Ontario Social Assistance Review – Important ODSP Update

Ontario Social Assistance Review – Important ODSP Update

On November 22, 2018, the province of Ontario announced a new direction for social assistance in Ontario. The proposed changes relate to Ontario Works (OW) and the Ontario Disability Support Program (ODSP), but this update focusses on ODSP.

While the government provided few details, and while we welcome additional employment and other supports that were included in the announcement, this update highlights three particular areas of concern for people living with HIV and other disabilities. As noted below, we strongly urge the government to reconsider their new approach. As more information becomes available, we will provide further updates as well as thoughts about advocacy.

Disability Definition

ODSP currently uses an inclusive definition of disability that recognizes that people whose disabilities might not be “severe” may still face serious obstacles to employment and to participation in the community and in daily life. The announcement, however, indicates that the government will look at changing the definition of disability for ODSP to align with federal guidelines.

Federal definitions of disability under programs such as the Canada Pension Plan and the Disability Tax Credit are much more restrictive than the ODSP definition. As a result, many people with disabilities who need ODSP support in the future and who meet the current ODSP definition of disability will be excluded.

The government announced (in their press conference) that current ODSP recipients will be grandparented under the current definition of disability. The approach to HIV under the new definition is unclear, and more generally there is a serious concern that people with episodic disabilities, like HIV, or certain mental health disabilities may not be eligible to receive ODSP benefits under the new definition.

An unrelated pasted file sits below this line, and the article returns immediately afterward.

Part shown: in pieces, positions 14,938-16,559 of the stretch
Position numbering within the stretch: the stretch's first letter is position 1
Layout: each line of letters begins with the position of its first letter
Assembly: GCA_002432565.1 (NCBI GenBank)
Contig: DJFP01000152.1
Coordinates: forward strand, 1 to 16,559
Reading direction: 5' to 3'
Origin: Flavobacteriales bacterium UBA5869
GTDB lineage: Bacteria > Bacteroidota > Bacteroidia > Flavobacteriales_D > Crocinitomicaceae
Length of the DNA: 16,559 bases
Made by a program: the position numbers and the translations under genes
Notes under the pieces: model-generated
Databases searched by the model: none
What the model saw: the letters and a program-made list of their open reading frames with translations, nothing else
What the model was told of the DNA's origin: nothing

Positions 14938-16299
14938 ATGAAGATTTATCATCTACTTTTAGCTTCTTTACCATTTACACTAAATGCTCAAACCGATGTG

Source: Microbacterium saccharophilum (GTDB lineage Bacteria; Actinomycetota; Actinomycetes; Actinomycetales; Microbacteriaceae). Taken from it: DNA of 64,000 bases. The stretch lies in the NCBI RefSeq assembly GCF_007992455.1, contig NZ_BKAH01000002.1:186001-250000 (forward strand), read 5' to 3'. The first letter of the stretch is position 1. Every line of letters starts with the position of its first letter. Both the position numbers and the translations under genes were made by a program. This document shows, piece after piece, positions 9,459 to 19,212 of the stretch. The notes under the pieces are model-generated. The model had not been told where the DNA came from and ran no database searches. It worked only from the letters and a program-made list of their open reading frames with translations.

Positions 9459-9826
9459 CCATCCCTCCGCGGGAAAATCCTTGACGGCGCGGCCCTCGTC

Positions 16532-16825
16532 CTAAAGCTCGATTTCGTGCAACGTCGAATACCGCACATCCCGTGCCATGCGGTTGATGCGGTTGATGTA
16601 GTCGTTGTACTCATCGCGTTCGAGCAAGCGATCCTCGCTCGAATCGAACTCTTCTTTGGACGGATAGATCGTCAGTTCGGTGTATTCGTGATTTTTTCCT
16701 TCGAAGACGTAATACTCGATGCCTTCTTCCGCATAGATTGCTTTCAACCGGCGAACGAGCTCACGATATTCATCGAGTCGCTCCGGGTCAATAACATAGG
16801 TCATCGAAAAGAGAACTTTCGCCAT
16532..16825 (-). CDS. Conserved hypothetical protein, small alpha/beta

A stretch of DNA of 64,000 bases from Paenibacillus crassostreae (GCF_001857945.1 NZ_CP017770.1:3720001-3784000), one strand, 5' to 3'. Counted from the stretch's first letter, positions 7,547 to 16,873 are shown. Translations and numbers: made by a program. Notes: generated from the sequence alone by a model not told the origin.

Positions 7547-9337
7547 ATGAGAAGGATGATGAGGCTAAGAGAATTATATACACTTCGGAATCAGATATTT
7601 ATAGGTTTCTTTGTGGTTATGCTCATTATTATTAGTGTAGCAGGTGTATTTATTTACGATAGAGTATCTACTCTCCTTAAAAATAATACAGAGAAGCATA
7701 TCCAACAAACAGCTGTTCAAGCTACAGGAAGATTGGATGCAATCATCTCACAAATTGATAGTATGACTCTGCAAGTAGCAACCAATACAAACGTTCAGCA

We strongly urge the government to reconsider the move to a more restrictive definition of disability.

Health Spending Account

The government also announced the creation of a new Health Spending Account for ODSP recipients. It is not clear whether this will replace current mandatory and discretionary health-related benefits that help people access items like medical transportation, diabetes supplies, incontinence supplies, and other necessities. In fact, no information about this new approach has been released.

We strongly urge the government to ensure that people have coverage for all health-related supply and service needs.

Earnings Exemptions

The announcement also includes changes to the amounts of money that people on ODSP can keep when they work.

Currently, ODSP recipients keep the first $200 of net employment income per month, and ODSP generally claws back 50% of the rest of net employment income.

While the new approach increases the earnings exemption amount from $200 per month to $6,000 per year, it also increases the claw-back rate from 50% to 75% for earnings above $6,000.

Moving to an annual earnings amount is welcome, as it will provide more flexibility for those whose earnings fluctuate from month to month. The increased earnings exemption is also welcome. However, the higher 75% claw-back rate will have a negative impact on ODSP recipients who have net monthly employment income of $1,100 or more per month, with the negative impact increasing as net earnings increase. The increased claw-back will disentitle more people from ODSP.

We strongly urge the government to reconsider the manner in which earnings are treated.


While we welcome the additional employment and other supports that were included in the announcement, we have serious concerns with the proposed restructuring of ODSP benefits. The restructuring may make it difficult for people living with HIV who are not grandparented to qualify for ODSP benefits, which raises serious concerns in relation to access to financial resources and essential health care benefits. This would be unacceptable.

As the province releases more information, we will provide further updates as well as thoughts about advocacy moving forward. In the coming days we will also be releasing an information sheet to assist frontline workers with questions surrounding the government’s announcement.

If you are living with HIV in Ontario and have any questions, please contact HALCO for free legal advice: https://www.halco.org/contact-us.

Here are links to more information:

This update is also available as a printable pdf on our website:  https://www.halco.org/wp-content/uploads/2018/11/ODSP-update-2018Nov.pdf

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